In 2020, with Americans suddenly isolated at home, dog adoption jumped by 15 percent from 2019 — with 23 million households adopting a dog or cat to keep them company. I was among them, along with the 17-pound Chorgweenie (Chihuahua-Corgi-Dachshund mix) I took home and named Doug.
I’d sworn off dog ownership after my 15-year-old pooch, Karl, died of an aggressive form of melanoma in 2019. But in March 2020, two weeks into the pandemic, as my sofa molded into the shape of my butt while I binged TV, white wine and pork rinds, I knew I had to find some company.
Paula Froelich’s dog Doug trained with Jonathan Ayala.
I first saw Doug on Petfinder.com: One ear up, one ear down, the painfully thin dog with white socks from Georgia was my guy. Although I technically rescued him, he promptly turned the tables and saved me. We went on six walks a day — helping me to not gain (too much) weight, easing my anxiety and maintaining socially-distanced friendships with neighbors. Without Doug, I’d be in a sanitarium.
But as the weather warmed up and the streets became more crowded, my savior became unsociable.
Doug’s intense dislikes included: skateboards, scooters, children on scooters, motorcycles, bicycles, delivery men, French bulldogs, Australian shepherds and any kind of intensely energetic “doodle” mix. Around these triggers, Doug would turn from a lovely, cuddly teddy bear into an implacable and snarling Tasmanian devil.
Nearby Washington Square Park, full of skateboarders and bikers, was a no-go zone, as were the piers along the West Side Highway during peak hours. I needed help — which wasn’t easy to find. Apparently, I wasn’t the only pandemic-puppy parent at wit’s end. Across the country, new pet owners were realizing that the animals who had kept them company through the worst global pandemic ever were also family members who needed help.
Courtney Zeifman, a NYC pet concierge who does in-home training with dogs, was booked solid throughout the summer and September. “My business has increased 100 percent since the vaccine came out” and people started returning to work, she told The Post.
Leigh Oblinger, who, along with her husband, Aaron Hill, owns and operates a dog boarding, training and walking company called Pets in the City in Los Angeles, told The Post this summer: “We are slammed due to COVID — everyone got a dog!”
Thankfully, friends directed me to the Biscuits & Bath boot camp on the Upper East Side, where Doug nabbed the last spot for the month. For a $3,000 he would go to the camp for two weeks and be taught by actual behavioralists how to co-exist in the city with everything he loathes. (And, afterwards, I would be trained how to continue Doug’s education).
Doug’s intense dislikes included: skateboards, scooters, children on scooters, motorcycles, bicycles, delivery men, French bulldogs, Australian shepherds and any kind of intensely energetic “doodle” mix.
“Training demand across the board has increased wildly,” said David Maher, Biscuits & Bath manager. He chalks it up to “a lot of people who’ve never been dog owners before now are,” but also those people wading back into the world — and leaving their canines home alone for the first time. “The issues that have arisen now are separation anxiety and a lot of problems with dogs not being properly socialized,” Maher said.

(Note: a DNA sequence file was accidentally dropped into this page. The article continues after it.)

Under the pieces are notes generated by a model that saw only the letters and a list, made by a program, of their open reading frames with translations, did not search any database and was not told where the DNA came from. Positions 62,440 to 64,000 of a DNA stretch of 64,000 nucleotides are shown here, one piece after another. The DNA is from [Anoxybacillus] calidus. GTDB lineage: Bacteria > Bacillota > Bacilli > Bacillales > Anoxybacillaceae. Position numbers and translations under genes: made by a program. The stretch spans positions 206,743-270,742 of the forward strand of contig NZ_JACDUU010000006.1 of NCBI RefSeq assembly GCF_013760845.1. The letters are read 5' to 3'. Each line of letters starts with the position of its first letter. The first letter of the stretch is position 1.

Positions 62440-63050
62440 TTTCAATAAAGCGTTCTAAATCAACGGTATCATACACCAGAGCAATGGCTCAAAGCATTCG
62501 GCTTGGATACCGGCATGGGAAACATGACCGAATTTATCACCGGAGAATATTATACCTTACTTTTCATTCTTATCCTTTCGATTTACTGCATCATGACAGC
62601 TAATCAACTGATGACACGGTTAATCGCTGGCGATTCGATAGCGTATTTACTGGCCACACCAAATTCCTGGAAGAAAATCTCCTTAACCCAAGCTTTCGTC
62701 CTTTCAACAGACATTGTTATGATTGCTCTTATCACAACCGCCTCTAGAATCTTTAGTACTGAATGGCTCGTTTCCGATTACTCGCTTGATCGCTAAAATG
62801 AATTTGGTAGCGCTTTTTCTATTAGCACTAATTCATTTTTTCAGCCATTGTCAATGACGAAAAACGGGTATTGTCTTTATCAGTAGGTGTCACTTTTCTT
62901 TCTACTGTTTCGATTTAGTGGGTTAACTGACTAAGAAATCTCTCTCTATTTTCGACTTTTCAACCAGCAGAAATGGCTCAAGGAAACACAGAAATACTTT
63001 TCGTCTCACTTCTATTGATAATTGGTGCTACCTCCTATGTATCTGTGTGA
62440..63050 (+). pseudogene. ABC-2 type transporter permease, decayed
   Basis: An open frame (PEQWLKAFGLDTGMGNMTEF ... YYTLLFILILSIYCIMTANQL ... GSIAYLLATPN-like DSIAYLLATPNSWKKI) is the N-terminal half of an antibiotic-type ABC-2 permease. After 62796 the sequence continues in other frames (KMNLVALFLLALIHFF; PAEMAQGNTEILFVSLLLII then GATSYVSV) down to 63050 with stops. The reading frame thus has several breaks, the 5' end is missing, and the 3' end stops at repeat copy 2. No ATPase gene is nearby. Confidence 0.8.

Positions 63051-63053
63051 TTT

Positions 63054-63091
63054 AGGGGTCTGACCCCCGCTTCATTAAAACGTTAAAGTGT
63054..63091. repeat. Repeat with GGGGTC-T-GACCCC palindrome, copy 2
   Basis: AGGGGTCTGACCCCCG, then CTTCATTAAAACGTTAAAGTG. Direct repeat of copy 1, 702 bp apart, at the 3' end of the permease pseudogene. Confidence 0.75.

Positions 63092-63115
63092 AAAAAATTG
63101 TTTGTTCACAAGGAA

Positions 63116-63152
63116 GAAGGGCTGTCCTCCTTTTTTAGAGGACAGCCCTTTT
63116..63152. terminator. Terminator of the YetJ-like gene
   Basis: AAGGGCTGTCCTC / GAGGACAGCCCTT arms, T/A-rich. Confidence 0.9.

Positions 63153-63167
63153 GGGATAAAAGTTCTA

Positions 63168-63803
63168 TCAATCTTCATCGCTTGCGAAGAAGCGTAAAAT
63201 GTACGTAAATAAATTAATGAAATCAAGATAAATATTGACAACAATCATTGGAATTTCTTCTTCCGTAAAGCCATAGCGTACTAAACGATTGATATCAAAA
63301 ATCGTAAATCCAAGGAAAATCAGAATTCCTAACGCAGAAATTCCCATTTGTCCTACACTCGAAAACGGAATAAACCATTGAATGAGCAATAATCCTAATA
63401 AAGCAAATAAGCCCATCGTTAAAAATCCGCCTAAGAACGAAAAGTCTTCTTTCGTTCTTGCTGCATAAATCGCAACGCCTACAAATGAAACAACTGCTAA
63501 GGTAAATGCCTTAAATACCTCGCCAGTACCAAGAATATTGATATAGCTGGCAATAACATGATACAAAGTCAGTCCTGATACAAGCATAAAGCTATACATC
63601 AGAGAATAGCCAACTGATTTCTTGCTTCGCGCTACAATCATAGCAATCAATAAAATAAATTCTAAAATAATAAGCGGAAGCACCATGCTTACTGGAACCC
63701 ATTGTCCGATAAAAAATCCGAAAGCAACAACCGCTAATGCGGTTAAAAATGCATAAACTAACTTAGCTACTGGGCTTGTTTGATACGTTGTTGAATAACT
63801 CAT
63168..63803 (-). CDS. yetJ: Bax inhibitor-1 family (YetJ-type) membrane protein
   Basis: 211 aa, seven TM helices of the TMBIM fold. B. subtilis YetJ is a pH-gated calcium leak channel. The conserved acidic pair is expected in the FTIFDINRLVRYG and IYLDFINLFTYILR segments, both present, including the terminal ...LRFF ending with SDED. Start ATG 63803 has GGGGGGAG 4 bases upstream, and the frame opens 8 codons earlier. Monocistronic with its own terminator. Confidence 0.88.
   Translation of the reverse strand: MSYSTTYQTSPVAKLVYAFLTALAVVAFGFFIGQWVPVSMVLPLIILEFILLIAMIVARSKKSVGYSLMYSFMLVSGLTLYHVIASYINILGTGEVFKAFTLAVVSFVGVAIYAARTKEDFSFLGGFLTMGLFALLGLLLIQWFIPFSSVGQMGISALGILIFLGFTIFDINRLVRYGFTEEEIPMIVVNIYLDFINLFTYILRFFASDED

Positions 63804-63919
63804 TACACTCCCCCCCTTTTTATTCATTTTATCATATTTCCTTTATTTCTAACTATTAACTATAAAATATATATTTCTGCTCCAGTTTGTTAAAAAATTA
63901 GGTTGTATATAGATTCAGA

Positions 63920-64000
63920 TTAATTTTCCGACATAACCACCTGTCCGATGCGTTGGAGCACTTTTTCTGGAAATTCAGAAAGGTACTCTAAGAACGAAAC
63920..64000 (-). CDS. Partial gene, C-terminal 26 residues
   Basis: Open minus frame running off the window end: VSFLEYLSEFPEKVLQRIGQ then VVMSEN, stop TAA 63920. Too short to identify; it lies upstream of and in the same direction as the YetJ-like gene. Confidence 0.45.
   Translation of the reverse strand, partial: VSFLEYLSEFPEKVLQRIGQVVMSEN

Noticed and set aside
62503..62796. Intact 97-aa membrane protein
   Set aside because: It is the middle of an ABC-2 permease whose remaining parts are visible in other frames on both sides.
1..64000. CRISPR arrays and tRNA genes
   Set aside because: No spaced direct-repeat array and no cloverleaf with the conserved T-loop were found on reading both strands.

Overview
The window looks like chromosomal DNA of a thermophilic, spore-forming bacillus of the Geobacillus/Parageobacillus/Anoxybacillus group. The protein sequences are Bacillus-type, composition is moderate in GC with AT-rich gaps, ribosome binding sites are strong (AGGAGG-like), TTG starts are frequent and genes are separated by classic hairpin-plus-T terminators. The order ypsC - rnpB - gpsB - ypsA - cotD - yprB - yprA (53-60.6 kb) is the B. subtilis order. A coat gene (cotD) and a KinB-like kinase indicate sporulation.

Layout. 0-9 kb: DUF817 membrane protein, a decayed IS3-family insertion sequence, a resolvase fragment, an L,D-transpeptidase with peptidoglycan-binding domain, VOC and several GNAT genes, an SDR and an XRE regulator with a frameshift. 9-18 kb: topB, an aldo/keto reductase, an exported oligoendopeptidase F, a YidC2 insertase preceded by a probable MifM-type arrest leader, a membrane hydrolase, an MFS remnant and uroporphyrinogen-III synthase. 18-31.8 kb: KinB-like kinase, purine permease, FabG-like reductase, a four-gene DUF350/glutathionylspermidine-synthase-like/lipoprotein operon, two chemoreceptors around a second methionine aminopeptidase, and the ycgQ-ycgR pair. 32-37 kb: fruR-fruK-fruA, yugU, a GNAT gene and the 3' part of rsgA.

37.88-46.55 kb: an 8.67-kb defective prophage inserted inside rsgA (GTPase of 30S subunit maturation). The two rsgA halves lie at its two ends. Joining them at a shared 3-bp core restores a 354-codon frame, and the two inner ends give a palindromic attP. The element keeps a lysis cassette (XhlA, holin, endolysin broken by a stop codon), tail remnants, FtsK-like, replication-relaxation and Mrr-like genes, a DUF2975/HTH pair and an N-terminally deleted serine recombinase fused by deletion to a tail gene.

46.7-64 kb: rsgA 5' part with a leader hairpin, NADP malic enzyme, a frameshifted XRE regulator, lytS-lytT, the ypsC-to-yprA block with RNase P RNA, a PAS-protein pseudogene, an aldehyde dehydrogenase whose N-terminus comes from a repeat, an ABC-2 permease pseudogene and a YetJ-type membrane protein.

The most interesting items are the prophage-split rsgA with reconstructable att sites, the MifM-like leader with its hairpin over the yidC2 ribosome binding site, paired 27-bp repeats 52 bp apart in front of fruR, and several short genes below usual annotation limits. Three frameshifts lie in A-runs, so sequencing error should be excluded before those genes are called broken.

The boot camp’s head trainer Jonathan Ayala, who has a bachelor’s degree in canine behavior, stresses the “Three D’s: distance, duration and distraction” — all learned with rewards.
“I first teach response to name. So when they hear their name, look to me. When they look to me, they get a treat for it. And from there, build upon it,” Ayala said. “So start with name, go into ‘sit ‘and from ‘sit,’ go into ‘stay.’ And then once they’re performing ‘stay,’ we can hold that for an extended duration with a distraction coming by” – that where’s the scooters and doodles come in.
While my pooch was with Ayala, I followed Doug’s progress every day via the company’s Instagram and detailed daily emails. In the beginning, it didn’t look good.
Out on the sidewalk, a staffer would roll a skateboard about 50 feet away from Doug while Ayala whispered to him. Doug almost dislocated his neck several times going for the board, even though he knew the staffer. But, every day it got better. The lunges and snarling began to subside more quickly. After a few days, he wasn’t bothered by the skateboard as long as it was at least 10 feet away.
Paula Froelich first saw Doug on Petfinder.com: One ear up, one ear down.
I almost cried when I saw a video of him ignoring a child on a scooter rolling by. And then, near the end of his training, my dog sat with Ayala as a skateboard rolled within five feet of them. Doug acknowledged it but just sat there, looking to Ayala for a treat.
Suddenly, Doug was doing what once seemed unthinkable: Not freak out at a skateboard. Ignore small children on scooters. Remain unfazed by a bicycle. He even made friends with a Frenchie!
Not that he’s perfect. Doug still has his moments, but unlike before boot camp, I know how to distract him and calm him down. And we practice daily, as Ayala recommended.
“This way, [the training] becomes consistent,” Ayala said. “Every day he’s like, ‘I’m going to see a skateboard. I’m going to get paid [in treats] for seeing the skateboard and not barking.’”
The training also taught me how to speak to Doug, understand his tells and triggers, and teach him to look to me for a reaction as opposed to just entering a red zone.
And the biggest miracle? Once a week, we brave Washington Square Park and I don’t have to take a Valium afterward.
Follow Doug’s progression on Instagram @dougthedorgiInternet Explorer Channel Network